Tag Archives: Led Zeppelin
NPR, long known as a news organization, has lately been producing some outstanding digital music offerings. The latest one is their 24/7 All Songs Considered Stream. Launched to celebrate the tenth anniversary of the All Songs Considered radio show. The stream offers every song they have played on the show and more.
It’s not an interactive stream, the channel simply plays the entire list of stuff aired on the show. Which makes it very simple to produce. The site shows a list of recently played songs and artists, and when I checked it out included such diverse offerings as Stephen Stills, Death Cab for Cutie, Mogwai, Beck, Andrew Bird, Buena Vista Social Club, and lots of others. You can also click to download songs from iTunes or Amazon, and connect to NPR Music pages with more info on the artists.
I love the simplicity of this channel – just a steady stream of songs that NPR guys Bob Boilen and Robin Hilton once chose to highlight on the show, all mixed up. The listening is diverse and includes live concerts, bootlegs, and shows put together around distinct themes like odd musical pairings (like the David Bowie/Bing Crosby duet) and a Led Zeppelin tribute show.
The point is these guys have been producing great audio content weekly for years, and now it’s available as a streaming channel 24/7. A nice way to re-engage listeners, gain new ones, and once again remind everyone that NPR produces lots and lots of excellent audio content that is not just about news…
Here’s that duet:
The number of unique artists played on Internet radio stations is more than 32 times the number of unique artists played on broadcast/terrestrial radio. According to data supplied by streamSerf, a company that monitors and reports on music played on terrestrial, Internet and satellite radio stations, last month broadcast radio stations played 25,399 unique artists (US, including public radio stations) while Internet radio stations played 829,971 unique artists in the same time period!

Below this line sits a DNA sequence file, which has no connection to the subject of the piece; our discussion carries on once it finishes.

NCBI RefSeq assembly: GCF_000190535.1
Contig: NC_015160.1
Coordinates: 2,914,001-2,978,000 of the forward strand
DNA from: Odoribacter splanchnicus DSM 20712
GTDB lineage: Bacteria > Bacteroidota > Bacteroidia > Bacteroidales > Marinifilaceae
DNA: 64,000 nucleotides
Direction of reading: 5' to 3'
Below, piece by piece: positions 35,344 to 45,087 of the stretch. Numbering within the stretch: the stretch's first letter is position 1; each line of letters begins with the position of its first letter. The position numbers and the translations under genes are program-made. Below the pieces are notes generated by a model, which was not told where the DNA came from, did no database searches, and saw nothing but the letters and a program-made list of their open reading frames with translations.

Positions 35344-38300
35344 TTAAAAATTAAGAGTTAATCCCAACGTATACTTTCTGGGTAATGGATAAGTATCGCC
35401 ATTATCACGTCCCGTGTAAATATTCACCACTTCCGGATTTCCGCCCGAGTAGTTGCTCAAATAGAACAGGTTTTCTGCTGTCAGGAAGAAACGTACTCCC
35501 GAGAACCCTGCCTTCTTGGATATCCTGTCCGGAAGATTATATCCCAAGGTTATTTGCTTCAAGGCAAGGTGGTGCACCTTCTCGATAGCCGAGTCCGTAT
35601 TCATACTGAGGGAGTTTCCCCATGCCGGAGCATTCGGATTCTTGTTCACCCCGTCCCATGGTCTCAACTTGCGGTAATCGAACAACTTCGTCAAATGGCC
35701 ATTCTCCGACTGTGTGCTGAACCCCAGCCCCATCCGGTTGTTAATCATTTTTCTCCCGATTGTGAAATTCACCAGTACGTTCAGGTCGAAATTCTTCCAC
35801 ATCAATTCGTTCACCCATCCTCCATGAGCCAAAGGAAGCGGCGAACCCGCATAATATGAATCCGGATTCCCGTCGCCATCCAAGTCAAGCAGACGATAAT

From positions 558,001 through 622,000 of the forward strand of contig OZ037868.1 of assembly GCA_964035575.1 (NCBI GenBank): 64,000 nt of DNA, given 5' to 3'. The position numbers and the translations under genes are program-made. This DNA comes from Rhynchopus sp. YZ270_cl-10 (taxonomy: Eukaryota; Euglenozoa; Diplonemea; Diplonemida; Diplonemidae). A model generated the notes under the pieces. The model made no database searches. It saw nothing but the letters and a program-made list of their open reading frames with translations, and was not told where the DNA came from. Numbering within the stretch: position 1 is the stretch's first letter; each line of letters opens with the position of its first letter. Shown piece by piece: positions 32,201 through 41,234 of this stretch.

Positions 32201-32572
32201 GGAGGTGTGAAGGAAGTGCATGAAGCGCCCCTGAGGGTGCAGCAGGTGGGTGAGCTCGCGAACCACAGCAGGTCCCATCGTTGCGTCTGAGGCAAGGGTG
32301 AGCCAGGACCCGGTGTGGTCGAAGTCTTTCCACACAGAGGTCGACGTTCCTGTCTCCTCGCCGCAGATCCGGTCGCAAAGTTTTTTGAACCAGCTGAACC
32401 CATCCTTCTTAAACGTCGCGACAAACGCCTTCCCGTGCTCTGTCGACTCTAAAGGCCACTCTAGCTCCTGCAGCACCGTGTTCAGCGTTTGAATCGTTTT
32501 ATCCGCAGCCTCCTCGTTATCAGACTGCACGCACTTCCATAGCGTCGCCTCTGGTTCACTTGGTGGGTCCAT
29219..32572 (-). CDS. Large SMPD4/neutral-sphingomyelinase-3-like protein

“There is room for a more diverse, less centralized music scene in the world today – and this is being created and facilitated by technology and internet radio.” says Paul Mockenhaupt, Founder of streamSerf. streamSerf is an important tool that enables independent artists who are marketing their music on the Internet to track their success. “streamSerf.com is the ONLY tool available for these artists to measure their efforts, track their spins, plan their tours, validate their promotional campaigns, find stations that play [similar] music, check their royalty payments, etc.”
It’s not shocking to learn that Internet radio is more diverse. There are more choices for the listener, and more determination by the stations themselves to provide alternative music to the basic cookie-cutter formats and playlists provided on broadcast radio. It is stunning to learn that Internet radio’s list of unique artists is greater than broadcast radio’s by 3600%. (It should be noted that these stats do not even include stations that stream individualized channels, such as Pandora.)
Also interesting is the list of artists that get the most plays on broadcast stations versus Internet radio stations. While some of the top ten artists are the same on either list, others are very different:
According to Mockenhaupt, that’s just the tip of the iceberg. He says the real story isn’t in the top 10, or even the top 1000…” it’s the new, fresh, undiscovered, local, home grown music that’s filling the internet airwaves!” Internet radio gives voice to the long tail of music, providing entry for many musicians that have never had a platform before. That, he says, is the “magic” of Internet radio…